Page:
Premenstrual dysphoric disorder (PMDD) is a severe form of premenstrual syndrome (PMS). Approximately 5% of women meet the diagnostic criteria for PMDD, which is comprised of psychological and somatic symptoms as well as functional impairment.1 In the following video, IFM educator Monique Class, MS, APRN, BC, IFMCP, discusses strategies for assessing patients with PMDD and shows how a practitioner-patient collaboration during this assessment may better inform treatment considerations.
PMDD is a version of PMS, but there’s more depression with it, and sometimes anxiety. It happens right before the menstrual period, and it typically ends two to three days after the menses stops.
What I am looking for is:
- What are the triggers?
- What are the cues?
- What goes on around them that makes this happen?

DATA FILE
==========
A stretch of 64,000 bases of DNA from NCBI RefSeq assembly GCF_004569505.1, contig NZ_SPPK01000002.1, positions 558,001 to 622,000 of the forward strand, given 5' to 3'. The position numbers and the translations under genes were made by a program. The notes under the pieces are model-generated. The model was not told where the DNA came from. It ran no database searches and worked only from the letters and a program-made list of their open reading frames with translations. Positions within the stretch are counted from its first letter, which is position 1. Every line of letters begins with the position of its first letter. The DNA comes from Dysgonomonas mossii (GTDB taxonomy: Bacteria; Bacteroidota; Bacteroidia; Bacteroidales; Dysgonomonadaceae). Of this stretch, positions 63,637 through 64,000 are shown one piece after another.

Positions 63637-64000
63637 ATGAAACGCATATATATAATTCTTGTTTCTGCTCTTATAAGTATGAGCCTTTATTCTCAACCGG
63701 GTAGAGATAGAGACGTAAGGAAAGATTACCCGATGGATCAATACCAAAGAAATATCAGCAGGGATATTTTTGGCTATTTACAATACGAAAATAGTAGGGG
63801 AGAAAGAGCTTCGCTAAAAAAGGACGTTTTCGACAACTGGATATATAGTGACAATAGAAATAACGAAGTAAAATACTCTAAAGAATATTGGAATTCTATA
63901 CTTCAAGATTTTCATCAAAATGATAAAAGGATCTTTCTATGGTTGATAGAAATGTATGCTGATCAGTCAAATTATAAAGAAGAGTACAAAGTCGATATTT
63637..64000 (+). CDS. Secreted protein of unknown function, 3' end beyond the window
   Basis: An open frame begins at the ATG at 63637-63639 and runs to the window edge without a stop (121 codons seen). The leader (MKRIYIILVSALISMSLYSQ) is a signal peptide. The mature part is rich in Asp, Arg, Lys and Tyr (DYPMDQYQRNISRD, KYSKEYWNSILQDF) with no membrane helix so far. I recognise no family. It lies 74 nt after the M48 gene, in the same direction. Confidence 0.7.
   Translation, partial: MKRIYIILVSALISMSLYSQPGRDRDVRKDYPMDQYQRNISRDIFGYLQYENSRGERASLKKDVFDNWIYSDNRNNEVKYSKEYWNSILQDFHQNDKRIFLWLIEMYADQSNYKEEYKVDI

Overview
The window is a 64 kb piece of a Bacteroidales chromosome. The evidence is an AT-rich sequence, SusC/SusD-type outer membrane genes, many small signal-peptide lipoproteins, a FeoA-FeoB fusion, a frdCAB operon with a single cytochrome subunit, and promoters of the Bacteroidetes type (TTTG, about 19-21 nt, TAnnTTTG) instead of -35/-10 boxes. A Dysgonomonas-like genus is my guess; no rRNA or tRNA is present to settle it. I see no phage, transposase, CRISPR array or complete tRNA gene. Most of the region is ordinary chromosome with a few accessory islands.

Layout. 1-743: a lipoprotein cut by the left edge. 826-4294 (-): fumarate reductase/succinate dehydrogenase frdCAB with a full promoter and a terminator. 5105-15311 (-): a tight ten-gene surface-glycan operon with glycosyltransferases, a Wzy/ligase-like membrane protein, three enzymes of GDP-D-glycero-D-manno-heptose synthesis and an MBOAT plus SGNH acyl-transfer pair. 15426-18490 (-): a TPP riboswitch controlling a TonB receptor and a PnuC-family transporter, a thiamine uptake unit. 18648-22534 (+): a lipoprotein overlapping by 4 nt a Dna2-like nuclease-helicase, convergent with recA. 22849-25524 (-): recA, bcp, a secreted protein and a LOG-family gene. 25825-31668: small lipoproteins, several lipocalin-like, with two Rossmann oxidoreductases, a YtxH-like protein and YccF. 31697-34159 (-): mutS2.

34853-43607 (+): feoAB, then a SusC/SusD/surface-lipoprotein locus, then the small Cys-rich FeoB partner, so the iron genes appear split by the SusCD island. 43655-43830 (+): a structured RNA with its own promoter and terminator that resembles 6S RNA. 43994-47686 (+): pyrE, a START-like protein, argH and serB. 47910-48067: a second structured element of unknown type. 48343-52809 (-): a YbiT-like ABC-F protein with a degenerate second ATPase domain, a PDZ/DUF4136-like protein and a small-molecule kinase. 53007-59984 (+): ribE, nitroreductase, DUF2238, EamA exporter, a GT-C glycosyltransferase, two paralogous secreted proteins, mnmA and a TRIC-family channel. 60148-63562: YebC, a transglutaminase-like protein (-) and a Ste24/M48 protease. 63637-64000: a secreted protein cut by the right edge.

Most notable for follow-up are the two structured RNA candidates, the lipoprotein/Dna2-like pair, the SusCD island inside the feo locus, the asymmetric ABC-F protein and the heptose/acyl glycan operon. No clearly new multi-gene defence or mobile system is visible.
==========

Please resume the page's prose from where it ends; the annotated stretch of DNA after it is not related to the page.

Then I look at a month-long salivary test, or check out a urine test so that I can really understand what is going on with the hormones during that time.
But it’s not just about the hormones; it’s what’s going on in their life.
Because there is a tipping point during that phase of—that luteal phase where, as the hormones shift, their ability to handle the allostatic load of their life changes.
You have to look at it from all dimensions—what’s going on in their life that they need to take a time out from, and what’s going on with the distribution of the hormones that I can go in and rebalance in various ways.
- Lanza di Scalea T, Pearlstein T. Premenstrual dysphoric disorder. Psychiatr Clin North Am. 2017;40(2):201-216. doi:10.1016/j.psc.2017.01.002